Hunt pays up, doctors stand down

The long running dispute between Health Secretary Jeremy Hunt and the British Medical Association over a new Junior Doctors contract may finally be at an end. Yesterday a deal was agreed and will now be put to a vote amongst BMA members.

This may put an end to a sorry chapter in the NHS’s sorry history, which serves to illustrate the madness of state monopolies. The BMA has long claimed the proposed contract was ‘unsafe’, with unworkable shift rotations that would put patients at risk from overworked, tired doctors. Their initial claim of a 30% pay cut was quickly dropped and the BMA removed a calculator demonstrating how they got that result from their website. In fact, the new contract offered a 13.5% rise in basic pay to an already relatively well paid profession: a junior doctor starts @ £22k and within a few years can expect to take home close to £40k including overtime. The trashed out compromise apparently reduces the basic pay raise against more generous terms for weekend pay.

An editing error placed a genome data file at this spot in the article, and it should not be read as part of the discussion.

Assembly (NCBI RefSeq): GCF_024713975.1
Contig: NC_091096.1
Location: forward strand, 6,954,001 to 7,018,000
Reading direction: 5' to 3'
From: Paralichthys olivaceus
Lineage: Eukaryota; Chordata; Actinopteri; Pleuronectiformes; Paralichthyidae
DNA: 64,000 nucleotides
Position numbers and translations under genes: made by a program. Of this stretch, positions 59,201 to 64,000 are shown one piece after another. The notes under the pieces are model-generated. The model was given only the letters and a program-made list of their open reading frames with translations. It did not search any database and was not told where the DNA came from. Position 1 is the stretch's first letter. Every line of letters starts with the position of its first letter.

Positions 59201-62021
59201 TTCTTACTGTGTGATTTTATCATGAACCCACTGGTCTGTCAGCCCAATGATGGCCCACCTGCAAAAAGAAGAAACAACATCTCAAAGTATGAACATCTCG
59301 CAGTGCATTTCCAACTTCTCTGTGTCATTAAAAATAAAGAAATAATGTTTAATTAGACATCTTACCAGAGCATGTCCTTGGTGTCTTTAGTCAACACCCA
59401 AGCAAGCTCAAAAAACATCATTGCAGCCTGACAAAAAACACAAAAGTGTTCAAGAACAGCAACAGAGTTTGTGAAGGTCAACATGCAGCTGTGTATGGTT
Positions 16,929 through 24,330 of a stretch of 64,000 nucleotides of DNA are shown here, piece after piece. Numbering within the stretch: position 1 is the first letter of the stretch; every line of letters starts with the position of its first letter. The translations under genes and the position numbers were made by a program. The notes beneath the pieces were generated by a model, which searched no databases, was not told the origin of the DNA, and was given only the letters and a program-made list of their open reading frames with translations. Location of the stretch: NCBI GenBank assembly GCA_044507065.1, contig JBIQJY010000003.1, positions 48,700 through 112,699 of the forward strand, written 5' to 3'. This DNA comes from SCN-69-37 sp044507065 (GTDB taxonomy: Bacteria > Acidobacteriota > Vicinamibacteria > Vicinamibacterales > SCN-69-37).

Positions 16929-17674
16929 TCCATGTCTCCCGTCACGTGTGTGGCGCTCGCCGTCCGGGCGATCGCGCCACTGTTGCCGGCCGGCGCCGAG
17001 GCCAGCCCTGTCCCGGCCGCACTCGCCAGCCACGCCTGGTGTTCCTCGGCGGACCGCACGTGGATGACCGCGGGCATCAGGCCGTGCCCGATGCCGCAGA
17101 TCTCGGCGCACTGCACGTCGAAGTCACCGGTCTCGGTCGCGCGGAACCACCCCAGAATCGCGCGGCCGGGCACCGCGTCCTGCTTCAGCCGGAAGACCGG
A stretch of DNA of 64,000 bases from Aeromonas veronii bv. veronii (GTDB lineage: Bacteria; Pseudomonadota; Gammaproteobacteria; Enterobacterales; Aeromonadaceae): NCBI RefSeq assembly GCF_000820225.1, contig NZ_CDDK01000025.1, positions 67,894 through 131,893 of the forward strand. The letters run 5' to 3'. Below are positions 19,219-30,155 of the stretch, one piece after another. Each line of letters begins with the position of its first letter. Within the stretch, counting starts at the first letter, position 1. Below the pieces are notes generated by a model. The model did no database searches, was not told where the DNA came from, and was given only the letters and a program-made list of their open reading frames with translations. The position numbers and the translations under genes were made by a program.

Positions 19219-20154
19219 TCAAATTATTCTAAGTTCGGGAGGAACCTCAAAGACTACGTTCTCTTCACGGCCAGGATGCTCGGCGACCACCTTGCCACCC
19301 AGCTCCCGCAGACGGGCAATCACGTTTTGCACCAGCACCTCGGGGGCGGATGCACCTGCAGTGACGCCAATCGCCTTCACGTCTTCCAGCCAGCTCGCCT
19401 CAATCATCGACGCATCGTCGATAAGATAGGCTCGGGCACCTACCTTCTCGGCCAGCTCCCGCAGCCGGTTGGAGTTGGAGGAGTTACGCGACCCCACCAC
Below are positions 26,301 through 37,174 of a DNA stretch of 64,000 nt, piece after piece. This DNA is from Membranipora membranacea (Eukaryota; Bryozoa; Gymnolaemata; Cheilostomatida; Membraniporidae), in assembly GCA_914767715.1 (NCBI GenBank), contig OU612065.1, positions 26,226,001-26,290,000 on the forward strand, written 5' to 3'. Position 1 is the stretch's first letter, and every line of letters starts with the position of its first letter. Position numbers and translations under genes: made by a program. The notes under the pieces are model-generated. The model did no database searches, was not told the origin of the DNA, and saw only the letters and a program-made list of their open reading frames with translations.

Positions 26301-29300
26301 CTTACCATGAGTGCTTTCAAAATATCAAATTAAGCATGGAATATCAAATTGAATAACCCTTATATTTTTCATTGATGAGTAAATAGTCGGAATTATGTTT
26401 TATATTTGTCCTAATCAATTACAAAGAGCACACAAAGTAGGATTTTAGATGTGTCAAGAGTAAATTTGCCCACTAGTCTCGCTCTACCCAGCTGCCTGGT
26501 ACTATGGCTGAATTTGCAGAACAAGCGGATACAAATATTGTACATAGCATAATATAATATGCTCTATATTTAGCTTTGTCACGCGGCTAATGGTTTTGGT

The truth is that this was always about nothing but pay. The BMA admitted early on that where they couldn’t meet Jeremy Hunt was on the issue of Saturday pay – not patient safety. But it was quickly politicized and framed as a fight over unsafe working conditions and even a back-door privatization of the NHS. Ironically – but totally lost on the junior doctors – it is because of a state monopoly on health care that a strike was ever going to be relevant. With more than 50% of junior doctors expressing an (empty) threat that they desire to leave the NHS if the contract was imposed, in a competitive market they would have been free to go and find better working conditions at a competitor if they could – and by doing so force the NHS to improve their offer. But working for a state behemoth with a monopoly their fall-back option was striking.

Maybe now the junior doctors have got what they wanted – we will wait and see after the ballot. The tax payer is footing the bill. Sadly, the public is too blinded by their misguided reverence for the NHS to see that a state monopoly is as damaging in health care as it would be in any other industry.

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